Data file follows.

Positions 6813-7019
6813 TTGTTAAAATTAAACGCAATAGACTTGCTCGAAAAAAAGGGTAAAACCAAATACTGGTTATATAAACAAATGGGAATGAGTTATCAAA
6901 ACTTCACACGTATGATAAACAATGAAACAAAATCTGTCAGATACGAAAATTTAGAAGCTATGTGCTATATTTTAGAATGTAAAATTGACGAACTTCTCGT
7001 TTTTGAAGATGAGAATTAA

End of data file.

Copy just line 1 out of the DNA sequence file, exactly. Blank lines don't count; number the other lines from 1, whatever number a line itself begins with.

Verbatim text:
Positions 6813-7019